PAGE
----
Local News

Awareness program targets child sex abuse

Posted July 20, 2010 5:46 p.m. EDT
Updated July 22, 2010 10:07 a.m. EDT

— The physical and sexual abuse that led to 4-year-old Teghan Alyssa Skiba's death late Monday isn't unusual, according to experts, who say educational programs can prevent abuse.

Teghan had cuts, lacerations, bite marks, head trauma and sexual assault injuries. Her mother's boyfriend has been charged with murder and felony child abuse.

"Obviously, the death of this young girl is more unusual. Unfortunately, I don't believe that the abuse that happened to her is as unusual," said Nancy Kent, a child mental health specialist at The Durham Center.

Kent said she hears stories about sexual abuse every day in her work, and she cited statistics from the Centers for Disease Control and Prevention that one-fourth of girls in the U.S. and one-sixth of boys are sexually abused.

"It's up to the adults to protect the kids," she said.

Kent said she decided to focus on prevention, and she partnered with a national program called "Darkness to Light," which trains adults to look for situations in which a potential abuser could strike.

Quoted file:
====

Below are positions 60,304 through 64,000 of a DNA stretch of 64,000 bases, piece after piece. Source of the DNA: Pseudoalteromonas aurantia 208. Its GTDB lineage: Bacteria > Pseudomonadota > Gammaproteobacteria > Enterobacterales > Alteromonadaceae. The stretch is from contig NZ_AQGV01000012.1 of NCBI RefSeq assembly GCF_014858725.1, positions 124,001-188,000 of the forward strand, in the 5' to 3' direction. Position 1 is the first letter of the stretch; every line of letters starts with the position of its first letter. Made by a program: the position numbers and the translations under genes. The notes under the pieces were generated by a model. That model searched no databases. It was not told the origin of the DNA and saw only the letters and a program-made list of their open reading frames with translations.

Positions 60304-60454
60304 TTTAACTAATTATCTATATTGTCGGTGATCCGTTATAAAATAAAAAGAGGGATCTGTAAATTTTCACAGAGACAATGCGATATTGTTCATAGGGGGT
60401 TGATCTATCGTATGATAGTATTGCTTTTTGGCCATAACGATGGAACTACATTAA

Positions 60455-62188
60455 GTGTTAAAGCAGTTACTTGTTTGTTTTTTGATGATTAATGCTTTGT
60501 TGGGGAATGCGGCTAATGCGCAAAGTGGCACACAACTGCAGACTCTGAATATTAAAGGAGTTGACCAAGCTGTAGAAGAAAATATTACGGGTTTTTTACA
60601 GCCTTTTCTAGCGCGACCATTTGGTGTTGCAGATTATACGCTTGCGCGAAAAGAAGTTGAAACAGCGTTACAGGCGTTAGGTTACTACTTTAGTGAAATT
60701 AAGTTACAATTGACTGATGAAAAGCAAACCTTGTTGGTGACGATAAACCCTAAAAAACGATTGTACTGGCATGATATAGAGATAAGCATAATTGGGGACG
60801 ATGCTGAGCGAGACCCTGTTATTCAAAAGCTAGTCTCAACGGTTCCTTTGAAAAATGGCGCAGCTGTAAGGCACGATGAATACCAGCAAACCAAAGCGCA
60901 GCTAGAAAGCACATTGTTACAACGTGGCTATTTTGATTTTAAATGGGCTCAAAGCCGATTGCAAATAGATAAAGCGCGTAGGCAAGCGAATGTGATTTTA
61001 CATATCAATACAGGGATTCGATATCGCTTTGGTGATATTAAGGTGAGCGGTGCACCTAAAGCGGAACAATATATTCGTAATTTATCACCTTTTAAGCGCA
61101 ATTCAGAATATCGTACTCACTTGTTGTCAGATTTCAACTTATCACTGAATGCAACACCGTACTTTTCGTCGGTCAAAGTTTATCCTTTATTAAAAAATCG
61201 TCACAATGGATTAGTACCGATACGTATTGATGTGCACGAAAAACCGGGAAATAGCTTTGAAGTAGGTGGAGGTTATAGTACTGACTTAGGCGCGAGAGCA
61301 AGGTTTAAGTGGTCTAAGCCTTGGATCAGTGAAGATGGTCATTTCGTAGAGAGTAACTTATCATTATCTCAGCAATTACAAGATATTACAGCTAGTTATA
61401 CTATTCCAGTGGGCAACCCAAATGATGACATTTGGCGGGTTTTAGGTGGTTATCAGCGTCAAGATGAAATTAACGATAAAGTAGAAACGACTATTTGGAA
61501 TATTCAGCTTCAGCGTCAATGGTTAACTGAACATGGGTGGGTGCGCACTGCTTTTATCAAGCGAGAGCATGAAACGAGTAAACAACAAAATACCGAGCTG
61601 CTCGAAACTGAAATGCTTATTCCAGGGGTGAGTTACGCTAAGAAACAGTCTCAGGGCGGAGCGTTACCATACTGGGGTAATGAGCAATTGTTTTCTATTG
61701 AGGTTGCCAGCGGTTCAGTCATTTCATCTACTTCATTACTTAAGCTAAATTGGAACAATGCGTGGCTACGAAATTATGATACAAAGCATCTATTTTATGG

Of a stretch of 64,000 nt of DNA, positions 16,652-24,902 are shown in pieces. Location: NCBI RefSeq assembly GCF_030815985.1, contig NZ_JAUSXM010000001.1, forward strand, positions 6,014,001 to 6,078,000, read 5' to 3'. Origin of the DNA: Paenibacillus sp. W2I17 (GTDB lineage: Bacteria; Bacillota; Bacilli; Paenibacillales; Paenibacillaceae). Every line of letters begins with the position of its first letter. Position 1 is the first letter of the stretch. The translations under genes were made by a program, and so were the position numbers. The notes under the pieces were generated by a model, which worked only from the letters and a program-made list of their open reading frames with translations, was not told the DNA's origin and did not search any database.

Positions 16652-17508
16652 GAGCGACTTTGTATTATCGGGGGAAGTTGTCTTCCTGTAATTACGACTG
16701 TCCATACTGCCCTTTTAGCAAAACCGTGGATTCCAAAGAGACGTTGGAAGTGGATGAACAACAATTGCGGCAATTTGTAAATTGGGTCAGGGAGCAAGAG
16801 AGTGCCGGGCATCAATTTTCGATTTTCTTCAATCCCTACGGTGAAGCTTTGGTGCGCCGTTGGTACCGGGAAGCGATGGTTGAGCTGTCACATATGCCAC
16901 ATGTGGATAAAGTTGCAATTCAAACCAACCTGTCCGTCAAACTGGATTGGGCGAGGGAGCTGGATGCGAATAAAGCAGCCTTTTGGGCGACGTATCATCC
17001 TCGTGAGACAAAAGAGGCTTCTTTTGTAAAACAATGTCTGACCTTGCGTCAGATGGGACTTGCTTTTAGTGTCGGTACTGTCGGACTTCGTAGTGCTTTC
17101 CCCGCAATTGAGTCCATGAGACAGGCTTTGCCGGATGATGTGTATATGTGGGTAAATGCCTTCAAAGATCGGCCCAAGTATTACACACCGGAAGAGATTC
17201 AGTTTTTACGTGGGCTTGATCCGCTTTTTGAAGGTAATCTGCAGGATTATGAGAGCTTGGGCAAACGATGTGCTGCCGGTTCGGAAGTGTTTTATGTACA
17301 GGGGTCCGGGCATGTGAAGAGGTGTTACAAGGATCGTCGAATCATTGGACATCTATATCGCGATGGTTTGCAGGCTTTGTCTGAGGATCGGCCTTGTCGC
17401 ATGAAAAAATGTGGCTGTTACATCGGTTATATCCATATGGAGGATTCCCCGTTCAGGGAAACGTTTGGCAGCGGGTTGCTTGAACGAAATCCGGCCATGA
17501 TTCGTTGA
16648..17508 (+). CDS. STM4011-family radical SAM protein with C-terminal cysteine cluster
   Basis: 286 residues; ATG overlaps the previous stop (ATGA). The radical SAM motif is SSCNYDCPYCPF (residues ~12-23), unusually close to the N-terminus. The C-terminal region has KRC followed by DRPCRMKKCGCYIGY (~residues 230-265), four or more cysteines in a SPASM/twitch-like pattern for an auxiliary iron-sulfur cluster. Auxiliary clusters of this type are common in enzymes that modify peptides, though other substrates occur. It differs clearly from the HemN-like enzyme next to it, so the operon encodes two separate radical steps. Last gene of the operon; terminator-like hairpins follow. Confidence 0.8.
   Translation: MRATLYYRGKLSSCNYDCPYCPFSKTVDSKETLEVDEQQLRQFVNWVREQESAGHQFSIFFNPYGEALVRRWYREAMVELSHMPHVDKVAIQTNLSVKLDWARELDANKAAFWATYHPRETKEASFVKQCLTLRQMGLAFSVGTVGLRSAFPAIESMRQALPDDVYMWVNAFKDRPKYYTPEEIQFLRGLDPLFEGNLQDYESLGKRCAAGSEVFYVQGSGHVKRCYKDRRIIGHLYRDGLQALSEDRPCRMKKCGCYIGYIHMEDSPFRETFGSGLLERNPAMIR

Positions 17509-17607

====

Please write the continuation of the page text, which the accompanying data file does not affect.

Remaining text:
"It is not generally a stranger. It's not the person that no one knows. It really is people in our inner circle, and it's unfortunate, but it's true," she said.

The program teaches people to ask about things like policies against leaving an adult alone with a child and how background checks are done. The idea is to educate parents and other adults through schools, churches, day cares and sports programs.

Tasha Venters, a rape prevention educator at the Durham Crisis Response Center, has been through the training.

"I think a lot of times, when we think about child sexual abuse, we get this fear that we can't talk about it, that we can't address it. It sort of becomes taboo," Venters said, adding that she hopes greater community awareness will send a message to abusers.

"(I hope) that the perpetrators of child sexual abuse become so afraid that people are watching their every step that it doesn't happen," she said.

Individuals or organizations that want more information about the program through The Durham Center can call Kent at 919-560-7127.